BNT was synthesized from oxide powders using the classic solid-state route and sintered at temperatures ranging from 1000 °C to 1150 °C. Cobalt was added in concentrations between 0.1 mol% and 2.6 mol% Co prior to the calcination as Co3O4.
About one third of the total cobalt amount was incorporated into the BNT lattice on the perovskite B-site, that is, it substituted for Ti. The cobalt in BNT appeared to be in equilibrium with the secondary phase Co2TiO4, which invariably formed at cobalt concentrations greater than 0.1 mol% Co. For charge balancing reasons, oxygen vacancies were created in the lattice of cobalt-doped BNT. These markedly enhanced the diffusivity. As a result, the sintering temperature of doped BNT decreased with increasing cobalt concentrations, and high final densities were achieved. However, in highly doped BNT sample swelling occurred at elevated temperatures of the sintering cycle. This phenomenon was attributed to evaporating oxygen caused by the valence transition of Co3+ to Co2+.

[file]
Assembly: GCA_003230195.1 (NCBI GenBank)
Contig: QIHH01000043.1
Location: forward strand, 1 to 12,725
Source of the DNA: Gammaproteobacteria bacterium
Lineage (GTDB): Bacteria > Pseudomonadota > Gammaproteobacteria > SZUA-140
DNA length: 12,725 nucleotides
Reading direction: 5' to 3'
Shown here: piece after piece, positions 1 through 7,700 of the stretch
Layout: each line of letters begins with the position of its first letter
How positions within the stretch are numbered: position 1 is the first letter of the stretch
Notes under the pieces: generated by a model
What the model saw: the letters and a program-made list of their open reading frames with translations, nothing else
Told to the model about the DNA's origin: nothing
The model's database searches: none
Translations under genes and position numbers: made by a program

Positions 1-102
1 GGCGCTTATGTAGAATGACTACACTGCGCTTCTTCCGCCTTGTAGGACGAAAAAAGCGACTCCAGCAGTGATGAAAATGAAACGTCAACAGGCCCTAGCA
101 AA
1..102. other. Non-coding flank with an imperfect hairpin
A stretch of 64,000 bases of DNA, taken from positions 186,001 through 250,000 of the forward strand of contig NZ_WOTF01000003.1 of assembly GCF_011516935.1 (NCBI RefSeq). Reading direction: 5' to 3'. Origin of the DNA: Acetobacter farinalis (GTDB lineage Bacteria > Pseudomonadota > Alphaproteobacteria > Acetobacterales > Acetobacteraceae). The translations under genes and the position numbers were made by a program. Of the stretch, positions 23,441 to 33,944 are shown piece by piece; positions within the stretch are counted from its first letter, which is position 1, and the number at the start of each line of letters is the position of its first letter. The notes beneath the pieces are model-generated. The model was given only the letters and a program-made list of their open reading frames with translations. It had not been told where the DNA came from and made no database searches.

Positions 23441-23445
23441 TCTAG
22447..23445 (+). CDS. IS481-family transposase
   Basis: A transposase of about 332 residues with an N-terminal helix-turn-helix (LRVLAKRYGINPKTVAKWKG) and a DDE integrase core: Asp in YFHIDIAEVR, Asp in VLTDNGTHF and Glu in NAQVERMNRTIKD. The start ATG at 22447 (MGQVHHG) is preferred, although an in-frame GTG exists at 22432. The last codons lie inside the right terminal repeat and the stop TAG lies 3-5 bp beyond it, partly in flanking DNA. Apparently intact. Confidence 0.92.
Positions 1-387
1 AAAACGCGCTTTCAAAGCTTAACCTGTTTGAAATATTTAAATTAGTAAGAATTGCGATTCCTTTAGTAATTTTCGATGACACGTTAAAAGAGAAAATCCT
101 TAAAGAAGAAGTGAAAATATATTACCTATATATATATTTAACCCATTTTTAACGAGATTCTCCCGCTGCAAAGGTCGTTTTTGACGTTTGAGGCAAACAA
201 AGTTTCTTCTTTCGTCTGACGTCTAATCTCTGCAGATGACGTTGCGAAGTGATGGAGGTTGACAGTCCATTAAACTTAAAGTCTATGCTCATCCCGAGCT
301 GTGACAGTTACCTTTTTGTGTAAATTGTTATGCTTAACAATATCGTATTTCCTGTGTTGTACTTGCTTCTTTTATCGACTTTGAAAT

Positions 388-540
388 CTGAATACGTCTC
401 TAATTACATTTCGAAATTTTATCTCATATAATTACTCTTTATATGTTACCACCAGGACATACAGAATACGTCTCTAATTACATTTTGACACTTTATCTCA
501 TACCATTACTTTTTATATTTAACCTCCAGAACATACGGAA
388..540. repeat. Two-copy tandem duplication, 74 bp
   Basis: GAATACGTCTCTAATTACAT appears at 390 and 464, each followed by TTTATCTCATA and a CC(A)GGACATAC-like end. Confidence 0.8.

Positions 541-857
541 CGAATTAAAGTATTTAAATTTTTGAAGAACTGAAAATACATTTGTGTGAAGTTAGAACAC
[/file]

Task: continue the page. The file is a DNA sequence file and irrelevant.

Up to 950 °C, BNT was found to densify via solid state sintering mechanisms. Above this temperature, a small amount of liquid phase was present, which probably formed from decomposing BNT because of a slight Ti-deficiency due to doping. Increased Bi vaporization from the melt above 1000 °C appeared to have stabilized sodium cobalt titanate, an additional secondary phase.
The rotation of the iso-lines in the kinetic field diagram of doped BNT was interpreted such that the activation energy for grain growth was higher than the activation energy for densification. Possible reasons are the solute-drag effect and the pinning of domain walls by secondary phase particles.
Both the depolarization temperature and the piezoelectric coefficient d33 decreased with increasing cobalt concentrations. The dielectric properties deteriorated as well. This was attributed to the high electrical conductivity of the doped samples, which prevented full poling.